oplog sucks it did the same to me. I run everything on my own server 8 core it’s cost very little, the best way to use Mongo is give it lots of ram that’s how they designed it. By default mongo will use as much memory as possible so that’s why you cannot be profitable and use cloud based services, you need to have your own metal.

Hello everyone,

I have to raise this issue again, because this really gets out of hand for us at Orderlion unfortunately.

I had a look into meteor’s mongo oplog observe driver, but, to be honest, the code is quite complicated to me and I don’t fully understand what is going on there! :grin:

My question is this: If we would have an env var or maybe a Meteor setting, which kind of ignores some collections in the oplog, would this reduce the CPU load significantly?

In other words: If I have a collection, let’s call it Products, which is every often hit by very big bulk updates, but I don’t care about any reactivity for this collection, if there were a filter to ignore any oplog messages for this collection in meteor, would this reduce the CPU load significantly or not?

I understand that Meteor still then has to look at all oplog messages, but I am trying to figure out if this very simple collection level filtering would already reduce the load.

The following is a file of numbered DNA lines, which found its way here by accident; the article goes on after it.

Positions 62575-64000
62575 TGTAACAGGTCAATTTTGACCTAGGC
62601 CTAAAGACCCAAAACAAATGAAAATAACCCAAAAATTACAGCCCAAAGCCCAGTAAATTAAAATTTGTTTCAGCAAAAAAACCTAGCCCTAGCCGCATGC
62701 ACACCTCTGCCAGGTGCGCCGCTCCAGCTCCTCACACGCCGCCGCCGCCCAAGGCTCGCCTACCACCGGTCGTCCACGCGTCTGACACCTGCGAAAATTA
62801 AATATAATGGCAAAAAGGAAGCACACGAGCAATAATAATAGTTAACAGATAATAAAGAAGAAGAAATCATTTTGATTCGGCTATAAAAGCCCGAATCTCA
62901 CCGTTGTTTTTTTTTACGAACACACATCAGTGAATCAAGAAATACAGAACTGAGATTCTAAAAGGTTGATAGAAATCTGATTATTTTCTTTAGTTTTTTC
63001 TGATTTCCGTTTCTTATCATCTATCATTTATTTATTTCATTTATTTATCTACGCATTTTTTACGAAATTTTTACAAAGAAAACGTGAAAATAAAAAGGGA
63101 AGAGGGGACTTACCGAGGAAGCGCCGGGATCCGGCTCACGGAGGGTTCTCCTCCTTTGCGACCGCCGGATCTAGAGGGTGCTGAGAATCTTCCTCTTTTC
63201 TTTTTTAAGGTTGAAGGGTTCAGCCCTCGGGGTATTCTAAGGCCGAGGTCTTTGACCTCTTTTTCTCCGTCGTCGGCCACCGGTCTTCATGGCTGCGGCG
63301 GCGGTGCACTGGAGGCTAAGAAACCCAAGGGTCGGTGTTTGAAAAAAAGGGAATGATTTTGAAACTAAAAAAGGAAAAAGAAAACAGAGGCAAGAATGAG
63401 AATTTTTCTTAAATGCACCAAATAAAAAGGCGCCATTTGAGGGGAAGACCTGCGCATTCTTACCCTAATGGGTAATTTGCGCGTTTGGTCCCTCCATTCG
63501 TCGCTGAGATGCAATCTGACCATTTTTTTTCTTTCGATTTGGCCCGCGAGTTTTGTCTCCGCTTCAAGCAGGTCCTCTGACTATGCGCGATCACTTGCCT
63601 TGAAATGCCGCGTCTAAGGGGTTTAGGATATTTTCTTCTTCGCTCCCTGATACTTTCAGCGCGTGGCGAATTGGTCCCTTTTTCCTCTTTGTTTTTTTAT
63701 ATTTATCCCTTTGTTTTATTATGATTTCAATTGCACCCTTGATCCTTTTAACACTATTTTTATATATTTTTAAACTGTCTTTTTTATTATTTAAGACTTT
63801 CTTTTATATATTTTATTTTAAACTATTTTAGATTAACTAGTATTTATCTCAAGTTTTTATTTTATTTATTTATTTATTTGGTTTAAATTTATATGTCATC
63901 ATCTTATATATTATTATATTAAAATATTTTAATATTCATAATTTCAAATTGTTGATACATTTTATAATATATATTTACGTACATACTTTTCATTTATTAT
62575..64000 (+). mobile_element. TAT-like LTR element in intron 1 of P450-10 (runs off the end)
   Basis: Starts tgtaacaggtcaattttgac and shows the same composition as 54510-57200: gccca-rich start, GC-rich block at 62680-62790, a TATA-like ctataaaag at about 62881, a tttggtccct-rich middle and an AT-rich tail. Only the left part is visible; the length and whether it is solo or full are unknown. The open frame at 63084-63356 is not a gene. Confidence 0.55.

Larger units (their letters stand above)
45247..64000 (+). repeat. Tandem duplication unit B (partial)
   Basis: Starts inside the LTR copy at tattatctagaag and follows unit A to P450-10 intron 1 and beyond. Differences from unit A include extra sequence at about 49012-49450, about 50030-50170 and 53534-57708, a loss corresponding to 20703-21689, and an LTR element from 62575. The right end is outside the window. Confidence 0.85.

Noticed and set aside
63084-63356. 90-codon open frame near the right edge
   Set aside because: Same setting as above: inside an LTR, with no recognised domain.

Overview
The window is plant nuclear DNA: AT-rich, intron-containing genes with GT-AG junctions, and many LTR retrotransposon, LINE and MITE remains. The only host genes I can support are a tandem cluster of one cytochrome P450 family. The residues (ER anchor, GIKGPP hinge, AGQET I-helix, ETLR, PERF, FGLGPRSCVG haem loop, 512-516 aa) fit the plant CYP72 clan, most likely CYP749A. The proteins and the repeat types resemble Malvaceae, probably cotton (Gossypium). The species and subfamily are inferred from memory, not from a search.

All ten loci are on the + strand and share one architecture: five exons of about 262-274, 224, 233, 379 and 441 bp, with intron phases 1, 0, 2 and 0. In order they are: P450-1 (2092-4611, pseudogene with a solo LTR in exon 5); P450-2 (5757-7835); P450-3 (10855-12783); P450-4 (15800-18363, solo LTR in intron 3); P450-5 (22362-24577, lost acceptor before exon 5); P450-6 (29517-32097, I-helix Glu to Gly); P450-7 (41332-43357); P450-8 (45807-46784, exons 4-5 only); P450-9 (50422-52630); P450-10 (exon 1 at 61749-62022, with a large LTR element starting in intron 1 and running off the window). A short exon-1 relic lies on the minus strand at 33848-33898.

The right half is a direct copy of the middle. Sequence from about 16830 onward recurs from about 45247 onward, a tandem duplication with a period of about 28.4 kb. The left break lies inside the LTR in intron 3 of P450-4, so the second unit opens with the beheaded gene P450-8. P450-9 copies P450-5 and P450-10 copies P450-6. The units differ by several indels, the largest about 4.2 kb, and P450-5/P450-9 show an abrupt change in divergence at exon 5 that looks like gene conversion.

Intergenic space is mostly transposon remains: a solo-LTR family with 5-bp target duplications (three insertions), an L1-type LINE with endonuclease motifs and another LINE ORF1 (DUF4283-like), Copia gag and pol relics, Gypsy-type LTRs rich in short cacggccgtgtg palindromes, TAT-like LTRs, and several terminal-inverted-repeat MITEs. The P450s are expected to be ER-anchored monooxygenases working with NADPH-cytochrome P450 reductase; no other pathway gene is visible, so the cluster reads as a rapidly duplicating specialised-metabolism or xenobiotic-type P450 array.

Thank you all, best, Patrick

Yes, it would. And it could be both inclusive (i.e., “only those”) and exclusive (i.e., “except those”). That’d be a core change, though.

Hello everyone!
I basically just tested this what I outlined in my earlier post.

The results are great!! :tada:

When updating 600k documents in a collection which I actually do NOT want to “watch” via the Oplog, the CPU impact on my meteor app went down basically 100x with my change. :slight_smile:

I will cross-check this one more time tomorrow and then create a proper PR and link it here! :v:


Hello all,

Here is the PR I just created, please have a look: New mongo package options to optimize Oplog tailing performance to include/exclude certain collections by Twisterking · Pull Request #13009 · meteor/meteor · GitHub
CC: @radekmie

Looking forward to your feedback!

best, Patrick